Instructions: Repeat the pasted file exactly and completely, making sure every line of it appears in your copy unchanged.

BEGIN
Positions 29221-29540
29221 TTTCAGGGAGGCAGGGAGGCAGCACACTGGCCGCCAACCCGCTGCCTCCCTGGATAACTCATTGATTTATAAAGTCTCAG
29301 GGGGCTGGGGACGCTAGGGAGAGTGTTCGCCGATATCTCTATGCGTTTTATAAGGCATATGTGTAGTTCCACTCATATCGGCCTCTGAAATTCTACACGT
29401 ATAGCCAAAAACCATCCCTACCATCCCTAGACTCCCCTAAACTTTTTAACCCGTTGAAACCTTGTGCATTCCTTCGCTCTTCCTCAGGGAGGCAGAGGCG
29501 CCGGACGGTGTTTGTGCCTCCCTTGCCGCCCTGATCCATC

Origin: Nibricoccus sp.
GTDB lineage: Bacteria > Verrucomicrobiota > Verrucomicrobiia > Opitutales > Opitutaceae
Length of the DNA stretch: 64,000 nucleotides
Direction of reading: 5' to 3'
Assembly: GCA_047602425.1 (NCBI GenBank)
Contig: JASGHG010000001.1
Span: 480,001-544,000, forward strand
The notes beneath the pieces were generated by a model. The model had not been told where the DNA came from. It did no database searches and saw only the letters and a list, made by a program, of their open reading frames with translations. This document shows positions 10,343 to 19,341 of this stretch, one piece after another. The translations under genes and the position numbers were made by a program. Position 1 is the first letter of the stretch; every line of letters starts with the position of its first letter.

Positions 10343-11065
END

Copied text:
Positions 29221-29540
29221 TTTCAGGGAGGCAGGGAGGCAGCACACTGGCCGCCAACCCGCTGCCTCCCTGGATAACTCATTGATTTATAAAGTCTCAG
29301 GGGGCTGGGGACGCTAGGGAGAGTGTTCGCCGATATCTCTATGCGTTTTATAAGGCATATGTGTAGTTCCACTCATATCGGCCTCTGAAATTCTACACGT
29401 ATAGCCAAAAACCATCCCTACCATCCCTAGACTCCCCTAAACTTTTTAACCCGTTGAAACCTTGTGCATTCCTTCGCTCTTCCTCAGGGAGGCAGAGGCG
29501 CCGGACGGTGTTTGTGCCTCCCTTGCCGCCCTGATCCATC

Origin: Nibricoccus sp.
GTDB lineage: Bacteria > Verrucomicrobiota > Verrucomicrobiia > Opitutales > Opitutaceae
Length of the DNA stretch: 64,000 nucleotides
Direction of reading: 5' to 3'
Assembly: GCA_047602425.1 (NCBI GenBank)
Contig: JASGHG010000001.1
Span: 480,001-544,000, forward strand
The notes beneath the pieces were generated by a model. The model had not been told where the DNA came from. It did no database searches and saw only the letters and a list, made by a program, of their open reading frames with translations. This document shows positions 10,343 to 19,341 of this stretch, one piece after another. The translations under genes and the position numbers were made by a program. Position 1 is the first letter of the stretch; every line of letters starts with the position of its first letter.

Positions 10343-11065